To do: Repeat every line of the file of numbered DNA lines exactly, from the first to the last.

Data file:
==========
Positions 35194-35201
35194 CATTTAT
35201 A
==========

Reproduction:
Positions 35194-35201
35194 CATTTAT
35201 A